As New Year’s approaches, China’s leadership seems to be making its case for tougher internet controls in 2013.
Earlier this month, the country’s new propaganda chief, Liu Qibao (刘奇葆), said China must “deeply research the strengthening of the building, operation and management of the internet, singing the main theme online.” Singing the “main theme” refers explicitly to staying in line with the ruling Party’s political, social and economic priorities and does not, as the Wall Street Journal‘s recent translation suggests, refer blandly to “mainstream online themes.”
Since Liu Qibao’s remarks there have been a number of editorials in state-run media calling for a tougher stance on internet governance. While these editorials have talked about the need to address legitimate concerns such as the protection of personal data online, they have also cast a wider net over unspecified issues like the spread of “rumor.”
On December 18, a front page piece in the Party’s official People’s Daily warned that while the internet “facilitates social interaction” it brings such “complications” as “business fraud, malicious attacks and the spreading of rumors.”
On December 24, an editorial on the official web platform of the People’s Daily recapitulated the arguments made by the December 18 piece, this time referring to rule of law as a “bind” — or a “tight hoop,” jingu (紧箍) — needed to restrain the internet for the good of all. The editorial said “lines of conduct” should be stipulated and supervision enhanced online in order to “restrain irresponsible rumors, restrain the leakage of personal information, and make the internet clean again.”
[ABOVE: Is a restraining “ring” of “rule of law” needed to make China’s internet healthier? That’s what a recent editorial on People’s Daily Online argues. Photo a composite of China map and image by Kyz available at Flickr.com under Creative Commons license.]
This language sandwiches the relatively clear-cut agenda of personal data protection between moral and political goals that are harder to define and are probably code for increased political controls on the internet.
What exactly are “irresponsible rumors”? If, as some have reported, new regulations for China’s internet are in the offing, how exactly will they define “irresponsible rumors” and other “harmful” information?
A full translation of the People’s Daily Online editorial follows:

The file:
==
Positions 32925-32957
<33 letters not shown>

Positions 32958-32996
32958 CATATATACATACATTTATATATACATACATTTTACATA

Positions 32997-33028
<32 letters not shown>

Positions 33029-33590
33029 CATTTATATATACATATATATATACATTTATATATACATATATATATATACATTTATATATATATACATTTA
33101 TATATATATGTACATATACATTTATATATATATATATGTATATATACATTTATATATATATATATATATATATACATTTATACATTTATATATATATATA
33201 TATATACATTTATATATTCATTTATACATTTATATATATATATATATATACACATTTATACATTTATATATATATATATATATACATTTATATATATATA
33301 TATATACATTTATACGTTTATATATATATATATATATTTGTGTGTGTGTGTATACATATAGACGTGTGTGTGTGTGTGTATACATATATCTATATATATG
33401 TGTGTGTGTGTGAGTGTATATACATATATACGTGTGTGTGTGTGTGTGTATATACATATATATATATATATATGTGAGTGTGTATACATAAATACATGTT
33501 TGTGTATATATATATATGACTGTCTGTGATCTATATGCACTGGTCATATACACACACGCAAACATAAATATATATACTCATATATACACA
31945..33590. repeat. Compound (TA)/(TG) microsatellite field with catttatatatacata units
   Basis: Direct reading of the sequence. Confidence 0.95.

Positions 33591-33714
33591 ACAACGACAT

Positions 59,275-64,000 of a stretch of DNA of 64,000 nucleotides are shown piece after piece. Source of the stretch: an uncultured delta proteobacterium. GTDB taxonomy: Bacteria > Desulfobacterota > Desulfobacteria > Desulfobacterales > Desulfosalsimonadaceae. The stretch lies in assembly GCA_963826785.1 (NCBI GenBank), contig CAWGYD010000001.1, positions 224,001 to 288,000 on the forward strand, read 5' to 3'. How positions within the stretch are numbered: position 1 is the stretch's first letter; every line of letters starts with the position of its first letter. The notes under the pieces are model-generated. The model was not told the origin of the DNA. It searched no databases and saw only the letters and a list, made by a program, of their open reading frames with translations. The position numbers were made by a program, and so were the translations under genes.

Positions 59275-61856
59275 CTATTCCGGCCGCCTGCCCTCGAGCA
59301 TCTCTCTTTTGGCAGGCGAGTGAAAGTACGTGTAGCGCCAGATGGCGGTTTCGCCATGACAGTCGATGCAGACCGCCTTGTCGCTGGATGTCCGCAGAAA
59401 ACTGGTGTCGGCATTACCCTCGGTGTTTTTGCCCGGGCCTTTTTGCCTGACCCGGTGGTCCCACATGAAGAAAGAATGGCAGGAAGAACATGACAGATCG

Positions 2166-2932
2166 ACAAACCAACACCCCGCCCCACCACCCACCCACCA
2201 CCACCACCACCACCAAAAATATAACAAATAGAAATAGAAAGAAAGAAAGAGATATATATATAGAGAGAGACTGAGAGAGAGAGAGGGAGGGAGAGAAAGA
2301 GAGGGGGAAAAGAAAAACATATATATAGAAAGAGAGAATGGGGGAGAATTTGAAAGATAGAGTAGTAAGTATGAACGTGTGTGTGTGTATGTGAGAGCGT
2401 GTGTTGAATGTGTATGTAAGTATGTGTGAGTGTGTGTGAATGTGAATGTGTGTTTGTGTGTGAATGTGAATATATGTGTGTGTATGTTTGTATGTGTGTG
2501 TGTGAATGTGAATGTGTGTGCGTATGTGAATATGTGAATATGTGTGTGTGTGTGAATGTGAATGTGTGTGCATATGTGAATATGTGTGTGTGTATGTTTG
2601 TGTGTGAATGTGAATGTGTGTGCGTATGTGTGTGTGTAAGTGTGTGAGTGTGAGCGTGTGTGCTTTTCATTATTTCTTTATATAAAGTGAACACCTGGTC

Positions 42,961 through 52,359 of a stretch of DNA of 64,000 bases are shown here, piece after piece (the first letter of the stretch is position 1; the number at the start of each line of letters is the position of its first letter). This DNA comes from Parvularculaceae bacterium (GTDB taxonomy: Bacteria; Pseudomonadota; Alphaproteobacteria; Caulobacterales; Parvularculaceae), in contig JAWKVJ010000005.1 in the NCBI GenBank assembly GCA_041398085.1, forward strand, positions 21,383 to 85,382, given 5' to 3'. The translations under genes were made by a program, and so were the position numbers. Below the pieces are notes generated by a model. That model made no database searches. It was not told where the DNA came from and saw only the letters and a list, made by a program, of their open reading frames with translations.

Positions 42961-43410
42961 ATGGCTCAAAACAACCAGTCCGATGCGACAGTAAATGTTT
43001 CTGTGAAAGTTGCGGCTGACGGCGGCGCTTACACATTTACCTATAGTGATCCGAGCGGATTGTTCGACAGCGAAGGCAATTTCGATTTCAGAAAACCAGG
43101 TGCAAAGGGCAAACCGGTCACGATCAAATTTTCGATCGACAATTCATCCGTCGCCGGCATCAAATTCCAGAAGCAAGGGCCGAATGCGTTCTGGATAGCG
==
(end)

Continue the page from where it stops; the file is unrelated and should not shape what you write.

Ma Bi (马碧)
December 24, 2012
People’s Daily Online
For many people in today’s society the internet is as essential as the air they breathe. Amid the flow of positive, constructive and healthy information there are rumor, cheating and scandal mixed in. People are deeply moved by the “good stuff,” such as the scene of a street worker blowing his partner’s hands warm after she finished shoveling snow. They are panicked by the “bad stuff,” like the “apocalypse rumors.” And “bad stuff” like the sale of personal information online are a threat to public safety and damage the interests of ordinary people.
The internet is a free and open stage. It is precisely because of this freedom, in which everyone can speak freely, that some active users can gain a large number of fans. But absolute online freedom does not exist, and online there must be a basic line, which is to not impinge on the freedom of others. We must accept moral restrictions, and respect laws and regulations. After all, no one wishes to live in an actual world in which there are no rules and no order, and no one wishes to live in a virtual world in which there are no rules and no order.
The real world and the virtual world are inseparable, and harm done to individuals online does not exist in the virtual world alone. The pain of those victims whose rights are infringed, who are cheated or attacked, is no less keen than that felt in traditional forms of harm. Particularly in the face of the information power wielded by online criminals, ordinary web users are little more than fish and fowl to be snared. As the whole world is now linked together in this way, strengthening supervision and management of the internet is not just a need but a matter of urgent necessity.
The internet is public space, and public order and good customs require the common efforts of web users, demanding that each web users “purify themselves” (自我净化), recognizing from the bottom of their hearts that the internet is not a utopia where they can do as they please, that it is not a “Garden of Peaches of Immortality” [i.e., a paradise] existing outside the law. But on this massive platform comprising 538 million web users and more than a billion mobile users, it is impossible byrelying on self-discipline alone to achieve regulation and order (规范有序) and to eliminate every single person with ulterior motives (别有用心者) or every doer of mischief (恶作剧者).
Without wings, the bird of freedom cannot fly high. Without rule of law, a free internet cannot go far. Today’s society reveres rule of law, and just as our actual society needs rule of law, so does our virtual society need rule of law. Cleaning up the online world demands the self-discipline of web users, but even more it demands the interventionist discipline (他律) of rule of law. Only by putting the “binds” of rule of law on the internet, by stipulating the lines of conduct and adding supervision according to the law (厘定行为边界，依法加以监管), only by making violators of the law bear the burden of illegality [as opposed to victims of crimes], only then can we possibly restrain irresponsible rumors, restrain the leakage of personal information, and make the internet clean again.
“It is the most splendid and the noisiest . . . ” This way of describing the internet is how many people feel. An open China requires a healthy online world governed by law. Only by putting the “binds” of rule of law on the internet can our internet be more civilized, healthier and safer, and only then can we increase the share of the “good stuff,” casting out the wicked and cherishing the virtuous.